5 Jun 2013 12:00pm - 1:30pm CRASSH, Alison Richard Building, SG2 (ground floor)


Dr. Alana Jelinek (Museum of Archaeology and Anthropology) presents at the CRASSH Postdoctoral Research Seminar

The event is free to attend but registration is required. Please click on the link at the right hand side of the page to book your place.  A sandwich lunch will be provided.


Artists have been working in various non-art museums in important and ground-breaking ways since 1992 at least, when Fred Wilson installed 'Mining the Museum' at the Maryland Historical Society Museum, Baltimore. For the past decade it has been de rigueur in Britain for museums to host contemporary art, from the Natural History Museum to the British Museum as well as a wide range of smaller institutions. This in order 1) to enliven their collections, 2) as institutional critique, 3) as part of an outreach programme and 4) as an exercise in branding. From the point of view of the contemporary artist, this proliferation looks like a good thing – more art and more opportunities for art – and various exultant conferences attest this idea (for example, Arts Council England & British Museum conference, 'Engaging the Artist's Voice: Museums, galleries and artists working in collaboration' 2012). This is also a good thing from the point of view of the government: today, to a considerable extent, museums' public funding comes through the Arts Council. This talk will address some of the many assumptions built into the new relationship between contemporary art and the museum including the unacknowledged disciplinary mores and orthodoxies in operation at the heart of this trend.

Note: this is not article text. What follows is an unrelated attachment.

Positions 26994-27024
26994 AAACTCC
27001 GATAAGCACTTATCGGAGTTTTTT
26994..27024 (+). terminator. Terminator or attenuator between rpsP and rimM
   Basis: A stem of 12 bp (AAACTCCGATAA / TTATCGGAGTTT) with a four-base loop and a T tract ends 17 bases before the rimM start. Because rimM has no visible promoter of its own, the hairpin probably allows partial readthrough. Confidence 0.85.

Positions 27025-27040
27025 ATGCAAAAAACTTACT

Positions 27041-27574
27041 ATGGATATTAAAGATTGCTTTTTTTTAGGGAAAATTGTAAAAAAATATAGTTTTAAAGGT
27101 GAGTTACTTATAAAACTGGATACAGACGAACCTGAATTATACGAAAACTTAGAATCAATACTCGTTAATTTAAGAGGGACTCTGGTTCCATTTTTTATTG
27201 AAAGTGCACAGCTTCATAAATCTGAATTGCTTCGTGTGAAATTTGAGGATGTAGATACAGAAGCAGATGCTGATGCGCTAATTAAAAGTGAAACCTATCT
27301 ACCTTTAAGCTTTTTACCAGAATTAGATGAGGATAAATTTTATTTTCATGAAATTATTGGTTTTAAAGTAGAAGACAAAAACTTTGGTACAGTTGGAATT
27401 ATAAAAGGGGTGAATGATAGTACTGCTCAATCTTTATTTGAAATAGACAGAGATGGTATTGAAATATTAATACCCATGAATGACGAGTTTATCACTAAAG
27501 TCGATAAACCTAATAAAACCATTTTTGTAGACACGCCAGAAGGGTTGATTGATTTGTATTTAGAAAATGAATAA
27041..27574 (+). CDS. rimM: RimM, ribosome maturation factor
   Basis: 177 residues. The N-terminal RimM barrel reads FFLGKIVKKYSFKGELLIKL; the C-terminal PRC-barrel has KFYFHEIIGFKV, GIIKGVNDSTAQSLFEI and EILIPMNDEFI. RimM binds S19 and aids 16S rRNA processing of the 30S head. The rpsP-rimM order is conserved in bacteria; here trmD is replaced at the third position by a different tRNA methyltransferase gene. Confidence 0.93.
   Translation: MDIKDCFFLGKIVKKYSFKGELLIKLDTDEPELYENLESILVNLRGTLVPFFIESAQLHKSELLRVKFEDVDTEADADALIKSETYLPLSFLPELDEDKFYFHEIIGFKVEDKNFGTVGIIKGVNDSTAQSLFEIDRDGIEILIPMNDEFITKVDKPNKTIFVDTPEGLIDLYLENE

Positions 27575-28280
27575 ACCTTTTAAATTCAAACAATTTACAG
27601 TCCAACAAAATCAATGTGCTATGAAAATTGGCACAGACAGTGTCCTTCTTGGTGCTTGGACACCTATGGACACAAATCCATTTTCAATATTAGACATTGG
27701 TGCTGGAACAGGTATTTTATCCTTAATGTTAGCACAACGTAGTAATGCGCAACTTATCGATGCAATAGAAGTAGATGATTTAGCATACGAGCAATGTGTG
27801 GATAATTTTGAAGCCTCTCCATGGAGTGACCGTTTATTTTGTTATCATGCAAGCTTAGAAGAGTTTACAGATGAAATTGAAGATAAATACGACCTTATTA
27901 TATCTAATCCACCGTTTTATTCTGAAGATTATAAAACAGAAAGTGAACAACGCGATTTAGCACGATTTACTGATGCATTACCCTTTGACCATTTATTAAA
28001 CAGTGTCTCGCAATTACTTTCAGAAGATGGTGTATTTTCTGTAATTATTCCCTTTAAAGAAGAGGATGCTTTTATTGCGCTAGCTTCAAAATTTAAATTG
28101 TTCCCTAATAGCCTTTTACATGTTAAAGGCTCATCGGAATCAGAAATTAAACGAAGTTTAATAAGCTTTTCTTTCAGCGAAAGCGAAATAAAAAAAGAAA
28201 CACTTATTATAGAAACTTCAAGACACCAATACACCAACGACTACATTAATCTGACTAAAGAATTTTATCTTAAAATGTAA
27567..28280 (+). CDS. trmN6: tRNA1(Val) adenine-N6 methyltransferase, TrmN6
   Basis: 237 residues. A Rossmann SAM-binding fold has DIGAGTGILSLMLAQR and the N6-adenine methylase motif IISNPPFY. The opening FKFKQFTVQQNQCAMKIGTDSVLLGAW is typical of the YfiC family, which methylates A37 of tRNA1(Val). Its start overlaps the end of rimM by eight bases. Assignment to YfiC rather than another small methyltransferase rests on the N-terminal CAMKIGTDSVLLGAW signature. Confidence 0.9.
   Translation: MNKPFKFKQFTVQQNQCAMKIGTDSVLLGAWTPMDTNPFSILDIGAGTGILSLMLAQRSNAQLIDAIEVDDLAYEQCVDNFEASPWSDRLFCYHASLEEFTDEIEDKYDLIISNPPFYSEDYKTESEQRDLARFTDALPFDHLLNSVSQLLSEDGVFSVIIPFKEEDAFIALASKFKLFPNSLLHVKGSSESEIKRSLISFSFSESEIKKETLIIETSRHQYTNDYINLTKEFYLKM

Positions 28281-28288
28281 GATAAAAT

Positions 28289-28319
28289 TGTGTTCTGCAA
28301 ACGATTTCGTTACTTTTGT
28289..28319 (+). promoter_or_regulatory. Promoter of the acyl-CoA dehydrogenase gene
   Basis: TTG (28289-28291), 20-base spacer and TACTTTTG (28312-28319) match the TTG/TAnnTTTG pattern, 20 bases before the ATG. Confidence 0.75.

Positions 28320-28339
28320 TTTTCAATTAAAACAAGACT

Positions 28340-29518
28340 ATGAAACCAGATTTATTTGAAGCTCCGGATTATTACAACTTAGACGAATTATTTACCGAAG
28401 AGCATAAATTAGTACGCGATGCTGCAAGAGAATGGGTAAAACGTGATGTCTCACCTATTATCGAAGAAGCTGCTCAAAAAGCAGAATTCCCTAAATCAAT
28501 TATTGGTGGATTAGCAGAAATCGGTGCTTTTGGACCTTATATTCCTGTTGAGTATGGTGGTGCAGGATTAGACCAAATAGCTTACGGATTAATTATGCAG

About Alana Jelinek

Alana Jelinek is currently Arts & Humanities Research Council Fellow in the Creative and Performing Arts with the Museum of Archaeology & Anthropology, University of Cambridge. She has been a practicing artist for 25 years and her doctoral thesis in History of Art and Fine Art practice was on Art as a Democratic Act: the interplay of content and context in contemporary art, London 2000-2006. This has been rethought and amended in her recent publication, This is Not Art: activism and other not-art, IB Tauris 2013. Her current research is on the relationship between collections, collectors and the collected.

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